Naloxone Test of Change update on International Overdose Awareness Day
Police Scotland officers have already administered Naloxone nearly 40 times in the four months since a national pilot project began.
The test of change for the nasal spray - which is used as an emergency first aid response to suspected opioid or opiate-related drug overdoses - is the largest of its kind in UK policing, and has attracted significant interest from forces both in the UK and around the world.
Nearly 800 officers have now completed training to use the intra-nasal spray devices, with 81 per cent volunteering to carry the kits during the trial period.
To date, Naloxone has been used at 18 incidents in Tayside Division (Dundee City sub-division), 15 in Greater Glasgow Division (Glasgow East sub-division), three in Forth Valley Division (Falkirk, Grangemouth and Stirling areas) and once in Highland & Islands Division (Caithness sub-division).
Naloxone has now been used in all four test-bed areas, and officers in local custody centres in these areas have also been trained in its use.
Situations where officers have decided to administer Naloxone have ranged from police attending concern for person calls (including attempted suicide), while people are in police custody, and during a siege situation when officers had to force entry to a property.
In all incidents where someone has been given Naloxone by a police officer, they have survived what may have been a life-threatening situation.
The latest administration occurred in Forth Valley Division, just days before International Overdose Awareness Day (today, Tuesday, 31 August, 2021). Police responded to calls about an unconscious person and decided to administer Naloxone, which had a near-instant result to re-stimulate his breathing, buying crucial time for paramedics to arrive.
Assistant Chief Constable Gary Ritchie, Head of Drug Strategy, said: “While our test of change has some way to go, on International Overdose Awareness Day it is poignant to reflect on the impact our officers carrying Naloxone have potentially had on people across Scotland.
“In these 37 incidents where officers have stepped forward to make what is probably a life-saving difference, they have either been flagged down by a member of the public or come across someone in crisis in the course of their duties. Had these officers not been carrying Naloxone, the people experiencing a suspected overdose may not have survived.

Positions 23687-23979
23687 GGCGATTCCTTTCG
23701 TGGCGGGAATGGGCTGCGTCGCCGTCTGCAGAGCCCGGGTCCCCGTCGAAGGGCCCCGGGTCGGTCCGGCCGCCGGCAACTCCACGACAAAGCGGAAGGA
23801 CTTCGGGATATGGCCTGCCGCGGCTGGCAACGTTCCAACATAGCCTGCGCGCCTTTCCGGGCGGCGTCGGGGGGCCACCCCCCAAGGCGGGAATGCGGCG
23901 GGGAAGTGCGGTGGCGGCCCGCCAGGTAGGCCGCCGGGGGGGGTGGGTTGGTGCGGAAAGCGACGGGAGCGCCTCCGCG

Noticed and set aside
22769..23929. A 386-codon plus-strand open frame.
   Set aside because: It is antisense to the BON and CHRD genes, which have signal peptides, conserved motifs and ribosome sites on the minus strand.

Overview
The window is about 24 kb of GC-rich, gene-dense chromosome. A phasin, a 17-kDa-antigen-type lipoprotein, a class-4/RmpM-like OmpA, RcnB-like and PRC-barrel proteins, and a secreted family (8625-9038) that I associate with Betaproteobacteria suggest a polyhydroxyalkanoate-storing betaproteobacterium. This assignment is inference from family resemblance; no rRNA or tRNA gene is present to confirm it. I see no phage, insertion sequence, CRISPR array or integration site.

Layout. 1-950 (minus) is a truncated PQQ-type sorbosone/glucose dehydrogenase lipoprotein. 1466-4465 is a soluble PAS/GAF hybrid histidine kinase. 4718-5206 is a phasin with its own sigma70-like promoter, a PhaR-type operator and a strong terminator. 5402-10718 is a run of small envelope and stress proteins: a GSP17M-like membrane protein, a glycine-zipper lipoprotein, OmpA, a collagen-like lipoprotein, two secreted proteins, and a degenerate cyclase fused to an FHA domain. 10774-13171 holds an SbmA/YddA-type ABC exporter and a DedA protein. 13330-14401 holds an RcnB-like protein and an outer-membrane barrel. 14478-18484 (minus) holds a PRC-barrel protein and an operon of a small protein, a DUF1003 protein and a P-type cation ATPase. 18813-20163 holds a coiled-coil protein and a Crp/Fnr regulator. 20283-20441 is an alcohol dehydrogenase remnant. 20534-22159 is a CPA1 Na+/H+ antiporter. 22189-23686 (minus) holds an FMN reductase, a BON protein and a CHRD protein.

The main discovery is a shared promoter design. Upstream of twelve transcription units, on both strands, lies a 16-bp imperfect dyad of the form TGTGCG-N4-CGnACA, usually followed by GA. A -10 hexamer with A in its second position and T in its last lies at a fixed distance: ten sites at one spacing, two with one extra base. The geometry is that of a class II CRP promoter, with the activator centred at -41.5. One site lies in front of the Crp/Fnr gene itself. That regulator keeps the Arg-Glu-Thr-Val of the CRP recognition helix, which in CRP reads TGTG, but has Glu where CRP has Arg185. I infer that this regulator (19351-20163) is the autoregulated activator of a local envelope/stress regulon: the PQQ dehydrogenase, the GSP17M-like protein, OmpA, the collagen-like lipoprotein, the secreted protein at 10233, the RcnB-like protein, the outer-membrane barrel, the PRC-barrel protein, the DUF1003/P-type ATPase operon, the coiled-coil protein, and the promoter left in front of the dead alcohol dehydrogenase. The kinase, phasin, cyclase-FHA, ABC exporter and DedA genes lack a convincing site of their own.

“We know this isn’t a one-step solution to Scotland’s drug deaths crisis, but we hope it will be part of the bigger, public health-led response. We’ve worked closely with partners, including the Scottish Government Drug Deaths Taskforce, Scottish Drugs Forum, the NHS, Scottish Ambulance Service, and others, to get to this point. Our collaborative approach to addressing drug deaths will continue, and I look forward to monitoring the progress of this pilot as it runs its course.”
Sergeant Graeme Fox is one of the officers who carries Naloxone, and has used it in the course of his duties. He said: “I carry Naloxone on my belt because I’d much rather save someone’s life than deliver a sudden death message.”
Police Scotland’s test of change will be independently evaluated by a team from Edinburgh Napier and Glasgow Caledonian Universities. The evaluation will look at attitudes of both police officers and communities, as well as the volume of use of Naloxone, and will involve feedback sessions for officers, stakeholders and people with lived experience.
The findings of the evaluation will be used to make a recommendation as to whether Naloxone may be more widely rolled out for carriage by police officers in Scotland.